Two people were killed in the 2019 crash when the car abruptly left the freeway and ran a red light, according to reports.
The Civic’s occupants, Gilberto Alcazar Lopez and Maria Guadalupe Nieves-Lopez, were killed in the crash, it added. Riad, a 27-year-old limousine driver, has pleaded not guilty and is free on bail.
The crash is not the first of its severity involving automation. Rafaela Vasquez, the backup driver in a fatal self-driving crash involving an Uber autonomous vehicle, was charged with negligent homicide in the 2018 crash in Tempe, Ariz., which killed a pedestrian pushing a bike across a dark thoroughfare.
The charges against Riad, however, reflect a likely first for a system available directly to consumers. The National Highway Traffic Safety Administration estimates Tesla Autopilot is available on 765,000 vehicles.
Autopilot is a driver-assistance program primarily used on highways, including features such as traffic-aware cruise control and Autosteer, which aims to keep cars within marked lane lines. The system is not autonomous, and is intended to be used with a fully attentive driver behind the wheel.
“While using Autopilot, it is your responsibility to stay alert, keep your hands on the steering wheel at all times and maintain control of your car,” Tesla says on its website.
Tesla did not immediately respond to a request for comment. Tesla has argued that Autopilot is safer than typical car operation, when crash statistics between the modes of driving are compared. Elon Musk has called Autopilot “unequivocally safer.”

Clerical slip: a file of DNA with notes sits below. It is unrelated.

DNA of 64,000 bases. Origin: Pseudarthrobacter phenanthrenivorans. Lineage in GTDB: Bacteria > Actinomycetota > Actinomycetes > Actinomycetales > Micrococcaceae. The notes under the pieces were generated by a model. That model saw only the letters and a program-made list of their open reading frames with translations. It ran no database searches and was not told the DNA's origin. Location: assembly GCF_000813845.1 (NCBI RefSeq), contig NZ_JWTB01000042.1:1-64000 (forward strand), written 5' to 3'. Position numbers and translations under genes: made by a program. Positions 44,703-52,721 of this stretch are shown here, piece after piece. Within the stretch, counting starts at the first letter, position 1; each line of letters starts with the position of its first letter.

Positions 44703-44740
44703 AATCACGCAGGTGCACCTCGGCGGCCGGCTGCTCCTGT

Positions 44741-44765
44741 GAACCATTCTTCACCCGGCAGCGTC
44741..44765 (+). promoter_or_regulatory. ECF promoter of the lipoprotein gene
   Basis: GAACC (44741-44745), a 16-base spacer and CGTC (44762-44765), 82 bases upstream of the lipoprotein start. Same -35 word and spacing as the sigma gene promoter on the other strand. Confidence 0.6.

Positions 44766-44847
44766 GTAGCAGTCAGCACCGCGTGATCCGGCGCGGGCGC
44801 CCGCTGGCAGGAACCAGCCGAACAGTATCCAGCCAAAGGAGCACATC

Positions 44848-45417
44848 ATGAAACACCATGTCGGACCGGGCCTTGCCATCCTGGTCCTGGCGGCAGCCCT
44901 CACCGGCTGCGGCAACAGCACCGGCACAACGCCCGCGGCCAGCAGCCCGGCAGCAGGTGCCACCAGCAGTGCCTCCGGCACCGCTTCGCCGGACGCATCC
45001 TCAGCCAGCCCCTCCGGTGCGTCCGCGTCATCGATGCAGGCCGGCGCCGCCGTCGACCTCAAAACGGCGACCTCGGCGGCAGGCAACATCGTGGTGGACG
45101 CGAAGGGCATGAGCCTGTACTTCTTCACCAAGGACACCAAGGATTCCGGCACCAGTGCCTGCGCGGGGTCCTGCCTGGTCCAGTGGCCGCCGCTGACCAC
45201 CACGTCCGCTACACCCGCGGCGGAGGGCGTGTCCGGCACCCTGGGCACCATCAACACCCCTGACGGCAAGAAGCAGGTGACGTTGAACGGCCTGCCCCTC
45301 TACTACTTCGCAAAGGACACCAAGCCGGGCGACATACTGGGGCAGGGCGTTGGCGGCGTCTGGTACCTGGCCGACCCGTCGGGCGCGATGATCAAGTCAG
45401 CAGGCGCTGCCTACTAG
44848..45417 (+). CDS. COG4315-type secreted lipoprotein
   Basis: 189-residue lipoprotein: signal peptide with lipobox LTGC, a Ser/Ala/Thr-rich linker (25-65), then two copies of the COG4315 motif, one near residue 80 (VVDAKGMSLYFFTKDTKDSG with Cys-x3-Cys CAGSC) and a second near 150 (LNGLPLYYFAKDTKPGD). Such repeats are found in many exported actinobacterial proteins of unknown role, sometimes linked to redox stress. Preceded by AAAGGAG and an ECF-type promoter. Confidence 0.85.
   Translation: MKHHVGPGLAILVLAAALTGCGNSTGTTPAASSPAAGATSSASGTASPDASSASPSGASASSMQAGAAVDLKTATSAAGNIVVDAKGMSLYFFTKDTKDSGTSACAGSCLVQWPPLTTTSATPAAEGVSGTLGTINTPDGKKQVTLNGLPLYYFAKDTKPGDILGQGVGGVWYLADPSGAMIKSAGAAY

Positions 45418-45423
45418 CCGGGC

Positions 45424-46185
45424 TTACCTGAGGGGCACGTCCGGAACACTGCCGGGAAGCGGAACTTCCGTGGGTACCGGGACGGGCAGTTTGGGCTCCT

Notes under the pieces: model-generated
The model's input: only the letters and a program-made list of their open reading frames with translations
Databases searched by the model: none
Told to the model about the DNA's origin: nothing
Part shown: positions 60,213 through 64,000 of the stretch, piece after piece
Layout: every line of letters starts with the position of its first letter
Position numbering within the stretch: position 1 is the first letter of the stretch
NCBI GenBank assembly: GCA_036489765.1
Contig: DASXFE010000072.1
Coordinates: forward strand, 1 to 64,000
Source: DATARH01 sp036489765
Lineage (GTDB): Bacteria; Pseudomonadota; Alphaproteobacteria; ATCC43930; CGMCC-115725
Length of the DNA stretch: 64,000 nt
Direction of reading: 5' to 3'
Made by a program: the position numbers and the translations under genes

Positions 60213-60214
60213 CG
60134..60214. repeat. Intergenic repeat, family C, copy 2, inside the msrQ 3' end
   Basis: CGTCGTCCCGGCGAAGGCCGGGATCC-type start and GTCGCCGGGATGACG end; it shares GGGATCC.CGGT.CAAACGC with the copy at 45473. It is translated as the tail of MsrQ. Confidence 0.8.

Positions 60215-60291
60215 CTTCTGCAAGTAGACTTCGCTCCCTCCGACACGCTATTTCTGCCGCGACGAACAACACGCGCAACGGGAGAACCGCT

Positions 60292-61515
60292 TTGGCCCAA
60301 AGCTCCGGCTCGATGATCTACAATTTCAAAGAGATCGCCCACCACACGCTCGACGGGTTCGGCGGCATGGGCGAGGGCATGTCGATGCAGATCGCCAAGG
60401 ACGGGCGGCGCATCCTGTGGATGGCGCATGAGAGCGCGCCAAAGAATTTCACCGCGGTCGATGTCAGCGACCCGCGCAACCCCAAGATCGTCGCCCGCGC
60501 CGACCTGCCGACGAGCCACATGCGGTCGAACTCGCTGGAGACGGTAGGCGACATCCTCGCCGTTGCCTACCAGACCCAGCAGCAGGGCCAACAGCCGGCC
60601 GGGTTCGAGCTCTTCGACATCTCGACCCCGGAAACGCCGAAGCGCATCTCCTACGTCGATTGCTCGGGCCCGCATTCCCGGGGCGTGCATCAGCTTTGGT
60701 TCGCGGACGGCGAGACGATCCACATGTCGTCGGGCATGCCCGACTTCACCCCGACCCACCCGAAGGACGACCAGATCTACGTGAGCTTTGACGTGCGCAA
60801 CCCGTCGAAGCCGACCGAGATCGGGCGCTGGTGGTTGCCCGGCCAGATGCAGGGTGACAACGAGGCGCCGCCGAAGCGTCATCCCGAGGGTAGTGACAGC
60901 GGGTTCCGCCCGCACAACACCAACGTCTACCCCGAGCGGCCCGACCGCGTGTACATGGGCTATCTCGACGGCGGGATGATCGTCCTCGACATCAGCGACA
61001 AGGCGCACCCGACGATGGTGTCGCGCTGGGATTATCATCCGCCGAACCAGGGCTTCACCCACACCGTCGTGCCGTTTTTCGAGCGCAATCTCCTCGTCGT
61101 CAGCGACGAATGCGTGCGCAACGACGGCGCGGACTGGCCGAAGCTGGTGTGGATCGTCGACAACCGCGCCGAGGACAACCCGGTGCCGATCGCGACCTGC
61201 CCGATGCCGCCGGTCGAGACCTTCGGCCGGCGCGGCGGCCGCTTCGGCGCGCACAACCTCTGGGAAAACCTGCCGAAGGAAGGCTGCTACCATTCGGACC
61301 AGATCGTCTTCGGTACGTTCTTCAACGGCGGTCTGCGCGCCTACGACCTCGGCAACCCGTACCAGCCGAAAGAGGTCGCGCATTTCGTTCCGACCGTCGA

The Washington Post could not immediately access the court documents, which were not available digitally. The Los Angeles Times also reported on them. Attempts to reach Riad’s attorneys were not immediately successful.
Tesla has come under fire from safety advocates who see the Autopilot branding as overstating the capabilities of the system. More recently Tesla has faced scrutiny after offering a more advanced feature suite, called “Full Self-Driving,” along with a software beta that expands the driver-assistance capabilities to city and residential streets.
Federal regulators have also recently homed in on Autopilot over reports of crashes while it was activated. Over the summer the National Highway Traffic Safety Administration, the country’s top federal auto safety regulator, launched a formal probe into a dozen crashes involving parked emergency vehicles while Autopilot was active. One person was killed and at least 17 people were injured in the crashes.
Earlier in the summer the agency began requiring developers to report within one day certain crashes involving driver-assistance — such as those including a hospital-treated injury or a pedestrian or cyclist.
There have been several fatal crashes while Autopilot was activated. In 2016, a speeding Tesla collided with a tractor-trailer, killing the driver, when the Tesla did not register the trailer’s side against a brightly lit sky.
An Apple engineer was killed in 2018 when his Tesla slammed into a highway barrier while on Autopilot. The driver had a game active on his iPhone at the time, according to safety investigators who cited overreliance on the system in the crash.
Riad and Tesla also face civil litigation in the crash. Maria Luz Nieves, the mother of victim Maria Guadalupe Nieves-Lopez, sued Riad and the limousine company run by his father in 2020 alleging wrongful death. Nieves alleged product liability — including negligence and design and manufacturing defects — on Tesla’s part.
“Plaintiff alleges that the Incident was caused, in whole or in part, by design and manufacturing defects, and inadequate warnings, of the 2016 Tesla Model S, including but not limited to its features and systems" such as Autopilot, according to the suit.
Nieves’ attorney, Arsen Sarapinian, said a jury trial was scheduled in the civil suit for July 2023, and because it was running concurrently to the criminal case he declined to comment.
SOURCE: The Washington Post